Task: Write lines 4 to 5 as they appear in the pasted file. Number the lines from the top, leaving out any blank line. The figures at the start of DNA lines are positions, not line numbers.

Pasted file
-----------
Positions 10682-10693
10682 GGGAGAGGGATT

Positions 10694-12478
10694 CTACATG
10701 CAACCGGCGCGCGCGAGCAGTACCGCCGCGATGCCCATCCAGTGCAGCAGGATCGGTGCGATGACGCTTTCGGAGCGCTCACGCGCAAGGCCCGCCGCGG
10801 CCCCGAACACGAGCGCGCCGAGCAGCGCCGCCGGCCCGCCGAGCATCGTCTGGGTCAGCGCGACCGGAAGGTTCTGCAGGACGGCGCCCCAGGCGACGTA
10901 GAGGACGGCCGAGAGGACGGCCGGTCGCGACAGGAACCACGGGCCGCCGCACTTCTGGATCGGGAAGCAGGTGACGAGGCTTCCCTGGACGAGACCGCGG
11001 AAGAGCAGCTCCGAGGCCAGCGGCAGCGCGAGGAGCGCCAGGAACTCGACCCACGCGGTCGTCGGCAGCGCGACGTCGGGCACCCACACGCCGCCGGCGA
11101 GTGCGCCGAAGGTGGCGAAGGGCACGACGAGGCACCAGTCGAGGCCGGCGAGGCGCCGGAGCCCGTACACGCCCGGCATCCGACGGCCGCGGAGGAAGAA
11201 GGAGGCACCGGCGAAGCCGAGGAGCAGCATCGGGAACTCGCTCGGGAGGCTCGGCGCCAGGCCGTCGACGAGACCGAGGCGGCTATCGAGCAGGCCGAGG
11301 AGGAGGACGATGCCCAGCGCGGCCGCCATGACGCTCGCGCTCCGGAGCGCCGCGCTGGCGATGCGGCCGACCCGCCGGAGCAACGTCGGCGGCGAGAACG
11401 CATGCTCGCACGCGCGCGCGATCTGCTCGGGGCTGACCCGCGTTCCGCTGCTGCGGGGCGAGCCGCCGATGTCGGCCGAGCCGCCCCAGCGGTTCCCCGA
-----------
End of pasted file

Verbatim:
10694 CTACATG
10701 CAACCGGCGCGCGCGAGCAGTACCGCCGCGATGCCCATCCAGTGCAGCAGGATCGGTGCGATGACGCTTTCGGAGCGCTCACGCGCAAGGCCCGCCGCGG